House & Home

How to Clean and Maintain Your Roof

Posted January 23, 2015

Protect one of the largest parts of your home -- the roof -- with regular cleaning and inspection. This should be done at least twice a year, in fall to get your roof in shape for the cold weather and again in spring to see how it has held up to winter's hardships. More frequent checkups may be necessary after windstorms or heavy snowfalls. Read the terms of your homeowner's insurance policy and your roofing warranty carefully to see what roof maintenance is required. For the best care, set up a professional maintenance plan through your roofing contractor.

Roof Safety Tips

If you are planning to clean your roof yourself, start working from the top downward. Utilize a sturdy ladder and work with a buddy, or at least let someone know that you are cleaning from atop the ladder. Protect your hands with work gloves and your eyes with goggles. Avoid walking on the roof surface where possible; however, if you must do so, make sure you are wearing rubber-soled shoes. Watch out for power lines and stay off the roof during a rainfall to minimize the risk of electric shock.

On Top of Your Roof

What to look out for:

  1. A thick layer of snow. Pull the snow off with a special snow rake to relieve excess pressure on the roof structure.
  2. Debris such as leaves and sticks. Remove these with a broom.
  3. Moss, fungus, or algae. These organisms will "eat" your roof if left unchecked. Scrub them off with a long-handled brush. Then prevent vegetation from returning by installing lead, zinc, or copper control strips.
  4. Nearby trees. Trim overhanging branches since these may fall in a storm, drop fruit, or act as a convenient "bridge" to let animal pests climb onto your roof.
  5. Bird population. Bird droppings often have a high acid content, which eats away at your roofing material. Nests may block your roof drains or your chimney, both tremendous hazards. Drain blockage usually results in standing water, the weight of which can cause the roof to collapse. A nest in your chimney is problematic in two ways when you use your fireplace: it is highly flammable and it can lead to buildup of lethal carbon monoxide gas inside your home. Wear a breathing mask when removing droppings or nests to avoid inhaling contaminants. Install a chimney cap to keep birds and other animals out in future.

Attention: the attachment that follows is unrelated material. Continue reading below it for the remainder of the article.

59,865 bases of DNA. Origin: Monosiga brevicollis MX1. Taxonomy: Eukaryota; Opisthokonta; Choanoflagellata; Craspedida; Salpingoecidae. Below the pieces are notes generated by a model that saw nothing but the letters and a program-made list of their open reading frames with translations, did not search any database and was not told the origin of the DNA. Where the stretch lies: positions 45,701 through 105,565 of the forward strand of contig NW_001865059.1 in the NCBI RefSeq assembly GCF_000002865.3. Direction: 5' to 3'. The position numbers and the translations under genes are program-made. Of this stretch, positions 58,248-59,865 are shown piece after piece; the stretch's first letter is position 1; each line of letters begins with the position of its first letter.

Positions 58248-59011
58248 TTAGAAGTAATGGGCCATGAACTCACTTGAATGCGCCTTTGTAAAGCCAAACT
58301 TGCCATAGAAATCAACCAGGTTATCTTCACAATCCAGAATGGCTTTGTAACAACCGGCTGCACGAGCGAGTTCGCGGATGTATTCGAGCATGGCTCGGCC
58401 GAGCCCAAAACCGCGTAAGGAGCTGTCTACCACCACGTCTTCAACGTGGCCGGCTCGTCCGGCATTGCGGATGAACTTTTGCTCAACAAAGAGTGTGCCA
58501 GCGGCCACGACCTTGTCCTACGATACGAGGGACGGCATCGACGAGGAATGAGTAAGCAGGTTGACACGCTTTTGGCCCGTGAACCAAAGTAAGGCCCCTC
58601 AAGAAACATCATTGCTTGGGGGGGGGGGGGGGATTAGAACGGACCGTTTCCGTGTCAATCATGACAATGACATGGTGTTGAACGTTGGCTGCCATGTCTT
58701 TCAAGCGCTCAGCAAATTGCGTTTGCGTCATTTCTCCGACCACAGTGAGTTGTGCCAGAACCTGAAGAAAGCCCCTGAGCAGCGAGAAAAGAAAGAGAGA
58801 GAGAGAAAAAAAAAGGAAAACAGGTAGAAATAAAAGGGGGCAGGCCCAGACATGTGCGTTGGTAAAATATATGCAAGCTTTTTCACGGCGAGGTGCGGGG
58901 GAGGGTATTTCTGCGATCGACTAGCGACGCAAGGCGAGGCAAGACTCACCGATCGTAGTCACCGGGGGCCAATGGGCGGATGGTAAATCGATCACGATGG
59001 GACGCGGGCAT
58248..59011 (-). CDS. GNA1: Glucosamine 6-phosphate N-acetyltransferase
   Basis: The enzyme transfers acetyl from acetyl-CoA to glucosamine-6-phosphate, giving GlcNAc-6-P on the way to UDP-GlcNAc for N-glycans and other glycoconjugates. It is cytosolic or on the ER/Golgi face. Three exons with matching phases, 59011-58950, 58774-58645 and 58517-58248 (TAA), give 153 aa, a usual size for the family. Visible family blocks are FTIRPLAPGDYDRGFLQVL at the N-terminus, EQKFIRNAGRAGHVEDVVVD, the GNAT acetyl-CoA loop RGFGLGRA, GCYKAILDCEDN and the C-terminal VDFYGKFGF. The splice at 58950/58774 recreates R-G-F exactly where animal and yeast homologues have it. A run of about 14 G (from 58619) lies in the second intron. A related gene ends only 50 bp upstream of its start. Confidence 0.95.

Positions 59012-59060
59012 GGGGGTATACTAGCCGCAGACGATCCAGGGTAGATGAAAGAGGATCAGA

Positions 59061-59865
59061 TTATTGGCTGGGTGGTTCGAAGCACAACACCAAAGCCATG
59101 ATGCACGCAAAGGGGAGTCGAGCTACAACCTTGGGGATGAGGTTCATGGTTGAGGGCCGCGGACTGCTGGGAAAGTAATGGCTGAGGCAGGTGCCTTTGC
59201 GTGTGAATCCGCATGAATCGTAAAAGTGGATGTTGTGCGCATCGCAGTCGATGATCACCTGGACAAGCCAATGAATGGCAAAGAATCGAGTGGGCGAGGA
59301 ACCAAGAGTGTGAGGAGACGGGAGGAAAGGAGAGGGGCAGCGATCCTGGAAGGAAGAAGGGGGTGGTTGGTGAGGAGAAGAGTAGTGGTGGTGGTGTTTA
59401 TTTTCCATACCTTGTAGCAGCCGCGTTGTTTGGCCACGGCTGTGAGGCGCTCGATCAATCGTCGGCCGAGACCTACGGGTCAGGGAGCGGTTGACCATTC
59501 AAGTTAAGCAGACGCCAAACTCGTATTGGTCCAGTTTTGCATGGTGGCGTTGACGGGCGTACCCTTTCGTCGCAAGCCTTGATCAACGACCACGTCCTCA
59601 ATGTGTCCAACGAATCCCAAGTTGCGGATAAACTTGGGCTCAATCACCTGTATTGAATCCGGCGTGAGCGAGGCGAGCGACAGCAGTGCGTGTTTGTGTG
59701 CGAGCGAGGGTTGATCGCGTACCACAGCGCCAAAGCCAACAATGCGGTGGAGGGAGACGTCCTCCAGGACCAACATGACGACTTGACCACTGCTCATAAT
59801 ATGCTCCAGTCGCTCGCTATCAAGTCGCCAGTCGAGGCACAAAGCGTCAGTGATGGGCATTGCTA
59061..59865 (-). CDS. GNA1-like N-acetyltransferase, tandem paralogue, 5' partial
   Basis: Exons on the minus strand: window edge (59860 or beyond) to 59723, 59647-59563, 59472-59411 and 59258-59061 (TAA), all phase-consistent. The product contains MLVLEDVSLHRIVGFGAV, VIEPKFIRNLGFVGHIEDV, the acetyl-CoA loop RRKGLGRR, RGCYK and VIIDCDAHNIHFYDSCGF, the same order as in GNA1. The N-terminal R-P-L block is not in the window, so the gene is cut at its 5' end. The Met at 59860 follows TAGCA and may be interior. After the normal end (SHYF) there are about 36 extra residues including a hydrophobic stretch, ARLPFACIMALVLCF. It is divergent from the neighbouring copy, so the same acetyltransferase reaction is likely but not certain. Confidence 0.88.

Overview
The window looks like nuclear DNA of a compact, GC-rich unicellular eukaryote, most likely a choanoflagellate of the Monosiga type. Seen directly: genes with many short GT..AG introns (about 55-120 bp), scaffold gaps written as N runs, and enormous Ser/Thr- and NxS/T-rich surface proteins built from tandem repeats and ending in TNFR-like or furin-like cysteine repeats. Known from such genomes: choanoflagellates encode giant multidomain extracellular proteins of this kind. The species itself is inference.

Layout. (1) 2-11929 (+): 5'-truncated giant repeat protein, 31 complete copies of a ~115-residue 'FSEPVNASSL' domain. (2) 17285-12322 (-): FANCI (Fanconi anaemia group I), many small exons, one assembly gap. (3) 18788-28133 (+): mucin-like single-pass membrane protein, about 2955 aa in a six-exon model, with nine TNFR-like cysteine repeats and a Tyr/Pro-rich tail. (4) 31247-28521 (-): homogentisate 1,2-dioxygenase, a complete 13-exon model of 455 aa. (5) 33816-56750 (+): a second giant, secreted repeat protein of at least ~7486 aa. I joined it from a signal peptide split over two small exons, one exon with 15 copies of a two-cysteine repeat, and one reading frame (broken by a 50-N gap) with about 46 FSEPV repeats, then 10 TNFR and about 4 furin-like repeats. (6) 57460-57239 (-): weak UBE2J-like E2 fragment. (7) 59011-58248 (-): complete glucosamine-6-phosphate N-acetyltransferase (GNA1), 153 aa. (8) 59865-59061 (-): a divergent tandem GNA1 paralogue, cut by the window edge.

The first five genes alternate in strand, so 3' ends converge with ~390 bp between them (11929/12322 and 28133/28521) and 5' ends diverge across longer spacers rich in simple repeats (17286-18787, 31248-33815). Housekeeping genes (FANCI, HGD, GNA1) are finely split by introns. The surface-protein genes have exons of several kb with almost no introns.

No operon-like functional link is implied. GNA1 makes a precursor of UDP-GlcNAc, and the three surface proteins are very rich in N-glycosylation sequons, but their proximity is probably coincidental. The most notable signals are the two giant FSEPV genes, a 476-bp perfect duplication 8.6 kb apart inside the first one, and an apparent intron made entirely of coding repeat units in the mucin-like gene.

The Roofing Material Itself

Check for loose, cracked, curled, blistered, or missing shingles, which will need to be repaired or replaced.

Look for rot or insect infestation in the wood.

Inspect the flashing in the area of the chimney, vents, and exhaust pipes. Be on the alert for bends, holes, or dry, loose caulk.

While you're at it, check the condition of the caulk or mortar on roof joints and the chimney.

Investigate for traces of rust in any metal pieces.

Gutters and Downspouts

Look for dirt and fallen leaves. Use a gutter scoop (plastic for flexibility and to avoid scraping the gutter bottom), together with a garden hose, to clean roof gutters and downspouts. Remove all clogs, which can otherwise lead to ice dams. HEADS UP: Large amounts of colored shingle granules in your gutter signal a roof that is wearing out. You are well advised to call in a professional to inspect the condition of your roofing.

Under the Roof

Look at the underside of your roof from the attic as well. This will tell you if there are any danger signs of leakage, such as dark patches, streaks, wood rot, dampness, dripping water, or mold. Getting leaks taken care of as quickly as possible -- before they do serious damage -- is one of the most important roof maintenance tasks.

Laura Firszt writes for

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